Of Mice and Men: Descriptive Essay
- Date:Jun 17, 2019
- Category:Of Mice And Men
In essence, John Steinbeck`s book “Of Mice and Men” is a story that enlighten the nature of American dreams and aspirations as well as the forces which work against dreams. Human beings give meaning to others lives and their lives as well as their own futures by creating dreams. Without goals and dreams, life is a boundless stream of years that have little meaning or connection. This paper identifies one character – Candy – in the book and explore the choices he made and how such choices influenced their own fate. Candy chose to work in the ranch and to let his old dog be killed.
Even though he opted to spend the better part of his life just working on somebody else’s ranch, he ended up losing his hand. He also ends up with little money. After losing his hand, the ranch`s owners decided to keep him provided he can clean the bunkhouse or “swamp” out. Candy gives Steinbeck the chance to address social discrimination that occur due to age and disability. Candy represents what everyone who becomes old in America experiences: They are released from duties, thrown out, and used up. The greatest fear that Candy has is that once he will no longer be capable of cleaning he will definitely be “disposed of.” Like his own old dog, he shall have lived beyond his worthiness. Terrified that his age will make him useless, Candy seizes on George’s portrayal of the land he and Lennie are expecting to own, giving his life’s savings provided he can join Lennie and George in owning the farm.
Candy’s dog, at one time, was a good sheepherder, however it was gotten rid of once it ceased being productive. Candy grasps that his fate in fact similarly to his dog`s and he will soon be taken to the roadside the moment he stop being useful; his ranch employer will not treat him contrarily to his dog. Candy is in fact worse off: contrary to his dog, Candy is emotionally devastated by the whole thing. He cannot even bring himself to hit his pet by himself. He is even “squirming” uneasily when he mention about it: “Well-hell! I had him so long. Had him since he was a pup” (Steinbeck, 56). Perhaps this is the fear which keeps him away from making anything tangible of his life. Candy cannot stand up and defend his pet since he cannot also stand up and defend himself.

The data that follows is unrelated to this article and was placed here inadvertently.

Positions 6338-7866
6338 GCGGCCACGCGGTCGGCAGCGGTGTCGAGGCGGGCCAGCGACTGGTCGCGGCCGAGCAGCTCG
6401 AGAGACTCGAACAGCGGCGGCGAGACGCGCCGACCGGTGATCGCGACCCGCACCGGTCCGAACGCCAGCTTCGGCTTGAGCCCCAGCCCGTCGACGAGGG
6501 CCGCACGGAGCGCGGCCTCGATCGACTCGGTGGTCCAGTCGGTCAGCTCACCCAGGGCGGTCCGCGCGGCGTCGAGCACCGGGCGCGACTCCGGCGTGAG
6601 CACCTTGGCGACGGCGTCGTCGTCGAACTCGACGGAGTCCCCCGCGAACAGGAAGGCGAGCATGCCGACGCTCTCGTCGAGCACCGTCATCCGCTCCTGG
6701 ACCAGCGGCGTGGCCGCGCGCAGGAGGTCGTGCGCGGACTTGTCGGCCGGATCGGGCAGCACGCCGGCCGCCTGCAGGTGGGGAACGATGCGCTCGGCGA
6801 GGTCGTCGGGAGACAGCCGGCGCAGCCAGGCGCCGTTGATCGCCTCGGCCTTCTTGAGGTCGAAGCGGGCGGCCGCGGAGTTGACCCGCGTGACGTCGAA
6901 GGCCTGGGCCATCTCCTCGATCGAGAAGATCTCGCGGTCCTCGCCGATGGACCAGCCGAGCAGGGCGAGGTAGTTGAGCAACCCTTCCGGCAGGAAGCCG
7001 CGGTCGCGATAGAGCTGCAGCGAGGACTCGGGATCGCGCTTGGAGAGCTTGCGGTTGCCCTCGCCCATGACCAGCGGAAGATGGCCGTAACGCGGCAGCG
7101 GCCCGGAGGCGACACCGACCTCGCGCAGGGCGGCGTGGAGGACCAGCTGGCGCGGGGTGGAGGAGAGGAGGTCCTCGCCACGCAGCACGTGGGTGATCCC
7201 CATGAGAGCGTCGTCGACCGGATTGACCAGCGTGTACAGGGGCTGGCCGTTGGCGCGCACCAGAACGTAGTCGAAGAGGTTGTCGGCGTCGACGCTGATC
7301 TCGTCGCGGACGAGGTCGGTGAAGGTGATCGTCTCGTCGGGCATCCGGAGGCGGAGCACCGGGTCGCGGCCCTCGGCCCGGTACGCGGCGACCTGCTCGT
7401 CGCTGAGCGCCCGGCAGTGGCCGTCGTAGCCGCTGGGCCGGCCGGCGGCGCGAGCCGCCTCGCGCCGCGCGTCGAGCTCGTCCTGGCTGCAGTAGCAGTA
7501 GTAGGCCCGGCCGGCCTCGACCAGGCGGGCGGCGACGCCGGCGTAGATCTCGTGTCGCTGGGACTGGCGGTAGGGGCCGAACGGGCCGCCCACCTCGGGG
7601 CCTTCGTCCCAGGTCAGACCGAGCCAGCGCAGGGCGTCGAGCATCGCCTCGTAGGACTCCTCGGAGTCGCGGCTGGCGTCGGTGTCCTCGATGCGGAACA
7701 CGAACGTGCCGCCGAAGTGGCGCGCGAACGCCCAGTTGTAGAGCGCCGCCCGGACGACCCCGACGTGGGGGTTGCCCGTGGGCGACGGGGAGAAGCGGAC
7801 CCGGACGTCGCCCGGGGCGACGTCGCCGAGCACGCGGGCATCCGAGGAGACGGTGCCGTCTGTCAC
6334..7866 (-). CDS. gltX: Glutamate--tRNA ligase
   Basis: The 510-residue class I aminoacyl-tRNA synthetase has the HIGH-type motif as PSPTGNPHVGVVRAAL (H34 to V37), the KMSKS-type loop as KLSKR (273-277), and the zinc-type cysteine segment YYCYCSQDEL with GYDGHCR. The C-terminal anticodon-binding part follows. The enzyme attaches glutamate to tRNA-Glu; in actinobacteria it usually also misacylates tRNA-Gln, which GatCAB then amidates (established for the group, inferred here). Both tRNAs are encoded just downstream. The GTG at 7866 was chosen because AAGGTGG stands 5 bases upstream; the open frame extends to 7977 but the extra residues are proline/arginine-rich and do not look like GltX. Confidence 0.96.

What surprises the reader is that Candy still want to change “Lennie and George`s dream” into “Lennie, George and Candy’s dream” even though he still faces the reality of futility. As Candy tries to assist the men realize their American dream, he also reminds the two of the possibility that their dream will eventually fail – symbolized by Candy`s failure to shoot his own dog. Candy says in the book, “I ought to of shot that dog myself,” he tells George: “I shouldn’t ought to of let no stranger shoot my dog” (Steinbeck, 234). Perhaps Candy is the book’s truly tragic figure. That is, after Lennie murders Curley’s wife and everybody realizes that their dream is broken, Lennie is left pondering about his future rabbits while George mourns the reality that he’s closer to killing his best friend. However, Candy is left to symbolize the misery of reaching the dead end of a very long, hard-working life but still being far from the American dream. Candy feels isolated after losing his arm and arm. He feels unable to survive. Being a part and parcel of Lenny and George`s dream is the remaining way to get some happiness. In the book, we see what Steinbeck writes of Candy: “a guy on a ranch don’t never listen nor he don’t ast no questions” (67). In the Candy`s quote, we see a fairly good example of an isolated individual: a person who does not ask any question and a person who does not listen.
In summary, Candy chose to work in the ranch and get rid of his old dog. Choices which do not bring him joy late in life. Afraid of being released from work when he gets very old, he offers his entire life savings just to become part and parcel of Lennie and George`s dream. His life companion was an equally old dog that stinks and so he allowed Carlson to get rid of it. Candy regrets not having killed the dog himself and he struggles to get his goals right. John Steinbeck`s book “Of Mice and Men” is a tale of the nature of American dreams and aspirations as well as the forces which work against dreams. As human beings we give meaning to others lives and our lives as well as our own futures just by having dreams. Candy had his dreams too and but the choices he made were the forces that thwarted his dreams.
Steinbeck, John. Of Mice and Men. London: Penguin, 2000. Internet resource.